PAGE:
In hindsight, going too far in pursuit of good food was actually a blessing in disguise. After that experience, we both set down different paths that led us to learn the art of moderation. In the beginning, the pendulum swung a little too far left – and we went from indulging in fondue and flambé, to weeklong fasts and detoxing the Master Cleanse way. Eight years later however, I continue to regularly fast, cleanse, and eat meat sparingly. Even more shocking however is that Belinda, following a stint working on an organic farm, has gone one step further and recently adopted a more-vegan lifestyle. The revelation that Belinda is a borderline vegan is almost heresy from a girl whose most famous words of introduction are “I don’t eat vegetables.” These changes in our daily habits and movement towards conscious eating show some expansion and growth in some areas of our food loving hearts… right? This two-day trip was so much more than a long awaited reunion between old friends; it was an opportunity to test-drive our new-found attitudes towards food, and do so while taking to the road.

In all honesty, when we set out for Asheville Saturday morning, we didn’t really have any hard and fast set of rules in mind. If fact, had we written down rules before we embarked on the trip, I am 100% certain we would have rebelled and intentionally set out to break them. Instead, we took a relaxed approach and let our instincts be our guide. Our changing approaches to food became clearer in hindsight when by the end of the trip when we felt exhausted yet satisfied, buoyed however by the realization that just a taste could be as satisfying as a clean plate. To keep things light, healthy, and fun, we intuitively abided by the following “rules of the road:”

Road Rules:
1. Drink Lots of Water: We brought ample liquids with us before we set out on the road. I drank mint tea and coffee (well… I drank what was left of the coffee that hadn’t ended up in my lap) before breakfast while Belinda drank herbal tea.
2. Snack Healthy: A quart of fresh grapes and Whole Foods mini lemon poppy seed scones were close at hand. Perhaps the scones were not the healthiest option but a little splurge here and there doesn’t hurt a bit.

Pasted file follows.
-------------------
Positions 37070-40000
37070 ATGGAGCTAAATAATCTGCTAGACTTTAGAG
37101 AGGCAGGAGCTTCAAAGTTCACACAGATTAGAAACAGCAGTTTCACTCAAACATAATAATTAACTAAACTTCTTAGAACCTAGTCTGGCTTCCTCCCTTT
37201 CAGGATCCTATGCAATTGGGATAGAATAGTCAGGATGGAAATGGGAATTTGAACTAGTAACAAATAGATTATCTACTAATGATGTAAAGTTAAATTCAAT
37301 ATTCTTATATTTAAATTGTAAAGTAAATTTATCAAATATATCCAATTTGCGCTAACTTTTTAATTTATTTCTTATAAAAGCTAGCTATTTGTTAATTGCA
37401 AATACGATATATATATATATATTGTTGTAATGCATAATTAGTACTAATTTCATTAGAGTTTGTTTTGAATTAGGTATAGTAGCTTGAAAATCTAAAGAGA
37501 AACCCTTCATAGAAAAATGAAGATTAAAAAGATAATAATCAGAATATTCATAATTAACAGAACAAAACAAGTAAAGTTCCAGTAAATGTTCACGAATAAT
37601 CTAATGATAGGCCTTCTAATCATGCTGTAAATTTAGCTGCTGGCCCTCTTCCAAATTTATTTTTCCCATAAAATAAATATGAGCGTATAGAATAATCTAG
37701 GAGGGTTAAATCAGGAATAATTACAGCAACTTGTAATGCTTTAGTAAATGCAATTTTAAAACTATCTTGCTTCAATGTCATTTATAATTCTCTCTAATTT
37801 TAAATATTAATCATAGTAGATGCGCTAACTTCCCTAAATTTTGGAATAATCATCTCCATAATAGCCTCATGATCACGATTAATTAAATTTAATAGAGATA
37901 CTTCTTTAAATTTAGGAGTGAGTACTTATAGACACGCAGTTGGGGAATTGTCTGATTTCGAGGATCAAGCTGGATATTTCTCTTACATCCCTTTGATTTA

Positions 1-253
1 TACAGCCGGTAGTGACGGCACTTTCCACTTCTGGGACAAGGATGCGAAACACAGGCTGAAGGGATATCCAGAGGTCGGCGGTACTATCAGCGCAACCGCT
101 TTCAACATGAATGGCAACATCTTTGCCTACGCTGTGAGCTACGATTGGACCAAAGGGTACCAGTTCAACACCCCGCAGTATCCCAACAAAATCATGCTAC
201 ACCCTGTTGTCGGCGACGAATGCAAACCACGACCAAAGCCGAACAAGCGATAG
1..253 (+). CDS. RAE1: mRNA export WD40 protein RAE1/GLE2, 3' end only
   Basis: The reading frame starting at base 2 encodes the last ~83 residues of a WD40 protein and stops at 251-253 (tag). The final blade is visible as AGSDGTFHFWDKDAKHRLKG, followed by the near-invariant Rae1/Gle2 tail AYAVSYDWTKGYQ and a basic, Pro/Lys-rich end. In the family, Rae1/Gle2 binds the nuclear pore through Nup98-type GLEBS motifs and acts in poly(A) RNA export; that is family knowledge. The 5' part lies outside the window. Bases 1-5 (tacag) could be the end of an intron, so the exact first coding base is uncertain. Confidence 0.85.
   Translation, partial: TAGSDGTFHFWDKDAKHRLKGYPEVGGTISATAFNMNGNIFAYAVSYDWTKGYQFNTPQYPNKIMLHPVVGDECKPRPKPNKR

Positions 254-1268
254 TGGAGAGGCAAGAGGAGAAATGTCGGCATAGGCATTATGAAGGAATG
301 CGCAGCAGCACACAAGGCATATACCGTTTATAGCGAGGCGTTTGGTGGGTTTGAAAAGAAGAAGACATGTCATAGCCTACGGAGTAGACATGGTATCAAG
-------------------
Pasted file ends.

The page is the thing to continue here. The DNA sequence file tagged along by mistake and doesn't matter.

3. Take Frequent Breaks: Even if it is just to get out of the car, stretch, and enjoy a breath of fresh air.
4. Two of our best and most unexpected finds, Early Girl Eatery in Asheville, and Scratch Bakery in Durham came to us as recommendations from locals and friends. Always ask shopkeepers, passersby, and sales people for restaurant recommendations. After all, they know the local food scene much better than you do.
5. Go With The Flow: If you do indulge in a little sweet or salty treat while on the road that deviates from your short list of nutrient rich or super foods, just relax and enjoy it. There will always be another opportunity to bring your taste buds back into a healthy balance, it’s more important to be open to new experiences and have a little fun.

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Category: Communities, Featured, Featured Articles: Travel & Culture, Piedmont NC, Travel & Culture, US & Canada

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  1. Sommer says:

    Hey I live in Asheville! Wish we could have met up. 🙂

  2. vianney says:

    Great review and tips. I have always wnated to visit asheville!!

  3. Belinda says:

    I can hardly think of a better road trip buddy! Boy do I remember the Melting Pot…how far we’ve come. Great tips!! And…healthier eating can STILL get us “belly full”…and definitely, “butt drunk.”